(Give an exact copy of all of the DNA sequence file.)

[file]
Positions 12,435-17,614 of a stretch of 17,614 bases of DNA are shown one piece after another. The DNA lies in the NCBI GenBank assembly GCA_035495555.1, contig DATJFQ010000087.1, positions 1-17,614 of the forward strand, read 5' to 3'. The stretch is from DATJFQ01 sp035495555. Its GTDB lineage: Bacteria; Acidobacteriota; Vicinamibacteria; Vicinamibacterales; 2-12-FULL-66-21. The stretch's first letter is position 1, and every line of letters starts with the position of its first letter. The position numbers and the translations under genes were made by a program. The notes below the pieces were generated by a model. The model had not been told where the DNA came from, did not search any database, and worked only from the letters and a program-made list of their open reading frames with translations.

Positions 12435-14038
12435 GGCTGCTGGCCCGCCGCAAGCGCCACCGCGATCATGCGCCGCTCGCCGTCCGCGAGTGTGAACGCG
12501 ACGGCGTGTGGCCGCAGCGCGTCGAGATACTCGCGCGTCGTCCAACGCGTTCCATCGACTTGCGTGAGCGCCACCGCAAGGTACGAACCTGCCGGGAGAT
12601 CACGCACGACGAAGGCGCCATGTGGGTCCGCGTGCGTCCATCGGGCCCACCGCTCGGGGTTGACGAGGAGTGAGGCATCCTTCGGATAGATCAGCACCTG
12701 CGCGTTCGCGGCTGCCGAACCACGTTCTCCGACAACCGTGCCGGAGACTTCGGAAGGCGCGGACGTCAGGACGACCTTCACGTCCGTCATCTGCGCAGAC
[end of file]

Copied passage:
Positions 12,435-17,614 of a stretch of 17,614 bases of DNA are shown one piece after another. The DNA lies in the NCBI GenBank assembly GCA_035495555.1, contig DATJFQ010000087.1, positions 1-17,614 of the forward strand, read 5' to 3'. The stretch is from DATJFQ01 sp035495555. Its GTDB lineage: Bacteria; Acidobacteriota; Vicinamibacteria; Vicinamibacterales; 2-12-FULL-66-21. The stretch's first letter is position 1, and every line of letters starts with the position of its first letter. The position numbers and the translations under genes were made by a program. The notes below the pieces were generated by a model. The model had not been told where the DNA came from, did not search any database, and worked only from the letters and a program-made list of their open reading frames with translations.

Positions 12435-14038
12435 GGCTGCTGGCCCGCCGCAAGCGCCACCGCGATCATGCGCCGCTCGCCGTCCGCGAGTGTGAACGCG
12501 ACGGCGTGTGGCCGCAGCGCGTCGAGATACTCGCGCGTCGTCCAACGCGTTCCATCGACTTGCGTGAGCGCCACCGCAAGGTACGAACCTGCCGGGAGAT
12601 CACGCACGACGAAGGCGCCATGTGGGTCCGCGTGCGTCCATCGGGCCCACCGCTCGGGGTTGACGAGGAGTGAGGCATCCTTCGGATAGATCAGCACCTG
12701 CGCGTTCGCGGCTGCCGAACCACGTTCTCCGACAACCGTGCCGGAGACTTCGGAAGGCGCGGACGTCAGGACGACCTTCACGTCCGTCATCTGCGCAGAC